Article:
Granville Dickey's daughter Rosemary was my mother-in-law (she passed in 2016, age 85). When I first started dating her daughter, I was an avid comic book collector. Rosemary often talked about how her dad taught her to read by reading the newspaper. However, she was forbidden to read the funny pages, because they would rot your brain, her dad told her. So she'd tease me about my comic books. Several years after I married into the family, I learned of the existence of Men Who Made The World. Rosemary was completely unaware of the strip's existence. I tend to think that Shoring probably was Granville's pen name, because he clearly was embarrassed by any association with comics, and didn't want his daughter to know he'd written the strip.

Thanks for this writeup.
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Monday, May 25, 2020


Obscurity of the Day: Men Who Made The World

Once J. Carroll Mansfield's Highlights of History proved itself a surprise hit, other syndicates began dipping their toes in the history comic strip genre. John F. Dille was keenly interested in educational features anyway, so he was one of the first to jump in with a me-too strip.

Dille's offering was called Men Who Made The World, and the daily strip offered biographies of important figures in history. The strip debuted as early as September 21 1925*, though many papers started it later. The strip began under the helm of Granville E. Dickey, who was billed as an historian, but whose only other credit I can find is editing Dille's weekly college humor round-up page. Art was provided by a complete unknown, Chester Sullivan. In a bizarre twist, Dickey's name was stricken from the feature after a mere five dailies and the new writer was "Dr. Elliott Shoring, Noted Eminent Historian." That eminence is debatable, or at least I can find no other proof of the fellow's existence other than this single credit.

Despite being put together by a pair of questionable unknowns, the strip was actually pretty darn good. They started off with a biography of Alexander the Great, which managed to be both entertaining and quite thorough. The bio ran for 33 strips, with lots of well-written text accompanying Sullivan's reasonably attractive art.

When Alexander the Great ended, a much longer bio of Napoleon ensued, but the art chores were taken over by Dick Calkins, a Dille go-to guy who would later rocket to fame as the artist on Buck Rogers. Calkins was a good fit for the assignment, since his art tends to look a bit like woodblocks out of a medieval manuscript, a nice look for a history feature.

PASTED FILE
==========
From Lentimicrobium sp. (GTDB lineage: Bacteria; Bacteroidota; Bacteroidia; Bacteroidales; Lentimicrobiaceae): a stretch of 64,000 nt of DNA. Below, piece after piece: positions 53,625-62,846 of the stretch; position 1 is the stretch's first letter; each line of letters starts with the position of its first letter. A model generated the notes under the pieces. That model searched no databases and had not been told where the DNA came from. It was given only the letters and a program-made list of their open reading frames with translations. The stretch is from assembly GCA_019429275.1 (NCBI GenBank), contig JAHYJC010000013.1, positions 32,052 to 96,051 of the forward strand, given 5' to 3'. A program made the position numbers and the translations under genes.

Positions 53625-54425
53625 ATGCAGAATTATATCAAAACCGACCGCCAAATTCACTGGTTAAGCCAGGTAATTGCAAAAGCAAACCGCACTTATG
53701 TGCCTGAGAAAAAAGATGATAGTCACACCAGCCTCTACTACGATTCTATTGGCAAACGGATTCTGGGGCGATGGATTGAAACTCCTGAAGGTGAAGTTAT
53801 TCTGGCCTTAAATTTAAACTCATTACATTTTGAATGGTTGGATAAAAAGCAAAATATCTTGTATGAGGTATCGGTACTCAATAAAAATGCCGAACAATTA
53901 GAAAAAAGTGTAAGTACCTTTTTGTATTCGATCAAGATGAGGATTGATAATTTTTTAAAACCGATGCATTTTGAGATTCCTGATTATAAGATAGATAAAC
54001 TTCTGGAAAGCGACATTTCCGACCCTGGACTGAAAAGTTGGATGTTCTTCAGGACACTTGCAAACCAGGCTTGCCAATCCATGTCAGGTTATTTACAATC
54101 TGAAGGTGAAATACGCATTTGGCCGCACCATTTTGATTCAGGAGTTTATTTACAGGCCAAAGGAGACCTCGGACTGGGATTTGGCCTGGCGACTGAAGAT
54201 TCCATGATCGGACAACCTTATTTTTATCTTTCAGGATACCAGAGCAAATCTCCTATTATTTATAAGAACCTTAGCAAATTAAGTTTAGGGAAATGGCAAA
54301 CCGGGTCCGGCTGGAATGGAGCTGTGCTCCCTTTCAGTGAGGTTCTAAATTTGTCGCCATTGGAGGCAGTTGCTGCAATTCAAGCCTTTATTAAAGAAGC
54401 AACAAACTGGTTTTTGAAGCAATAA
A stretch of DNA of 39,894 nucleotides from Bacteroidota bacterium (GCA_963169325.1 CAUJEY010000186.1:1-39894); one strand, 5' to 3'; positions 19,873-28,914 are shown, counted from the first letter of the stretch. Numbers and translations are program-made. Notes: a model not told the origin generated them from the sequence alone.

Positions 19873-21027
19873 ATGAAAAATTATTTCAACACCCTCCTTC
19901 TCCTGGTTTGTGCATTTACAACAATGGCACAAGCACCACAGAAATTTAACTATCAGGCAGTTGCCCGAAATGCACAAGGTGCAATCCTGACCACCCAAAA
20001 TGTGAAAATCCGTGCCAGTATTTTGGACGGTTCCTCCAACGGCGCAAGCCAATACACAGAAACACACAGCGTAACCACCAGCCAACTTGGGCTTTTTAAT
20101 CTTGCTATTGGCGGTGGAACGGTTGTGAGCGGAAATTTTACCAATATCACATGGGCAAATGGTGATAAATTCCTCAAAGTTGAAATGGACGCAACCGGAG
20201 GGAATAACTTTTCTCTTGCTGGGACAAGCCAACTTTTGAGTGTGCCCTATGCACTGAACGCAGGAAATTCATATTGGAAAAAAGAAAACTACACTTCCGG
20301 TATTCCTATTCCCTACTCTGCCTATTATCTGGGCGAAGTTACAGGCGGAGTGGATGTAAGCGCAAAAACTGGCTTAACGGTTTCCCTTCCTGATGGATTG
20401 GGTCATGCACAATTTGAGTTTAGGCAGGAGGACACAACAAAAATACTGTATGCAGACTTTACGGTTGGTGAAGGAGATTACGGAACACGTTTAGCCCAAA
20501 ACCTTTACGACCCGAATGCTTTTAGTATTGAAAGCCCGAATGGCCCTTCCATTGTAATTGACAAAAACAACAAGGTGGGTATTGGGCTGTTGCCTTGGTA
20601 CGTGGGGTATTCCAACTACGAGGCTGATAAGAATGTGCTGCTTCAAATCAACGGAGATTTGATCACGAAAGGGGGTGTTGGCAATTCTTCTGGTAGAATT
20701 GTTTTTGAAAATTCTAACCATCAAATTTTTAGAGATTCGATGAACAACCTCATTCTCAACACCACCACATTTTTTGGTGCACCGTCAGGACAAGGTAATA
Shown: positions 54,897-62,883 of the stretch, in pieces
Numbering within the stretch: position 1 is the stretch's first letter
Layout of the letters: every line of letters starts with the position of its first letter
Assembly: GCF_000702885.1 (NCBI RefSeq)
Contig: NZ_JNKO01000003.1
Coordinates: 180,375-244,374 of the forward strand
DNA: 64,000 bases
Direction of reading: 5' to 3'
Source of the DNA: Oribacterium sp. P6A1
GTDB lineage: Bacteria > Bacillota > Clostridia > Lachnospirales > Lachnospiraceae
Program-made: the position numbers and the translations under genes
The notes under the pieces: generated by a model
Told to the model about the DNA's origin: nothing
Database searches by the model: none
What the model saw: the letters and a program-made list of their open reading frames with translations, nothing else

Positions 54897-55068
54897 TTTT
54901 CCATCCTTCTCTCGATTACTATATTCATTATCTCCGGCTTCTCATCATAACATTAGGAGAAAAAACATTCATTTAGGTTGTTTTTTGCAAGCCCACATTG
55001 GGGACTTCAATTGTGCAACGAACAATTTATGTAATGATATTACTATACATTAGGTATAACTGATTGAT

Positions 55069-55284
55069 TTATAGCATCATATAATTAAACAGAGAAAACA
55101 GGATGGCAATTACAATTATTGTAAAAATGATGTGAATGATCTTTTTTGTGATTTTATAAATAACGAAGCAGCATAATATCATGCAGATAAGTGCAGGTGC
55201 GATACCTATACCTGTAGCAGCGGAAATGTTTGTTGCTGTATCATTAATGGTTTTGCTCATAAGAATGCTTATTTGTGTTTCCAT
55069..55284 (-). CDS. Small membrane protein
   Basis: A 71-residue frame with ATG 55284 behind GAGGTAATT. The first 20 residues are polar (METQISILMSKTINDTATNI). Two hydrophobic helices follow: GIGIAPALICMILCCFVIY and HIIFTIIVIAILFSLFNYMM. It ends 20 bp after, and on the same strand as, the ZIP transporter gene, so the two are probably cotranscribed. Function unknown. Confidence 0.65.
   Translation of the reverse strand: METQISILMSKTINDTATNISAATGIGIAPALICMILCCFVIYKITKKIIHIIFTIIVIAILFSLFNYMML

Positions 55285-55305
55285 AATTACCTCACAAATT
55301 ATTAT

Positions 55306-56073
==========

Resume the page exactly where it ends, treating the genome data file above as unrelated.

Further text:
The next story was Joan of Arc, which caused some clients to rename the strip Personalities that Made the World given the subject personage. Many clients seem to have given Joan a pass; whether that was an anti-Catholic bias, an anti-woman bias, or just because the art on this story was by a rather unappealing anonymous hand (or two, actually -- I think Calkins might have been brought in to finish off the story), I don't know.

For the remainder of the series, though the art was very rarely signed, I'm pretty confident that it is mostly or all Dick Calkins. Here's a rundown of the stories and their lengths:

Story Artist # of Strips
Alexander Chester Sullivan 33
Napoleon Dick Calkins 69
Joan of Arc Anonymous artist possibly followed by Calkins 27
Julius Caesar Dick Calkins 45
Fernando Cortez Dick Calkins 59
George Washington Dick Calkins 55
King Richard I Dick Calkins 55
Sir Francis Drake Dick Calkins 60
Peter the Great Dick Calkins 48
Louis the XIV Dick Calkins 41

I have yet to find a paper that runs this strip with perfect regularity or runs all the stories, but if such a paper were to exist, the series would have ended on April 16 1927. Although Dille closed up shop for new biographies, he certainly didn't stop trying to sell the ones he had. I have seen parts of this series running in papers as late as 1947!

* Source: Windsor Star


Beleived to be a complete run in color, transalted in French by Montréal newspaper LA PRESSE in 1927-1929.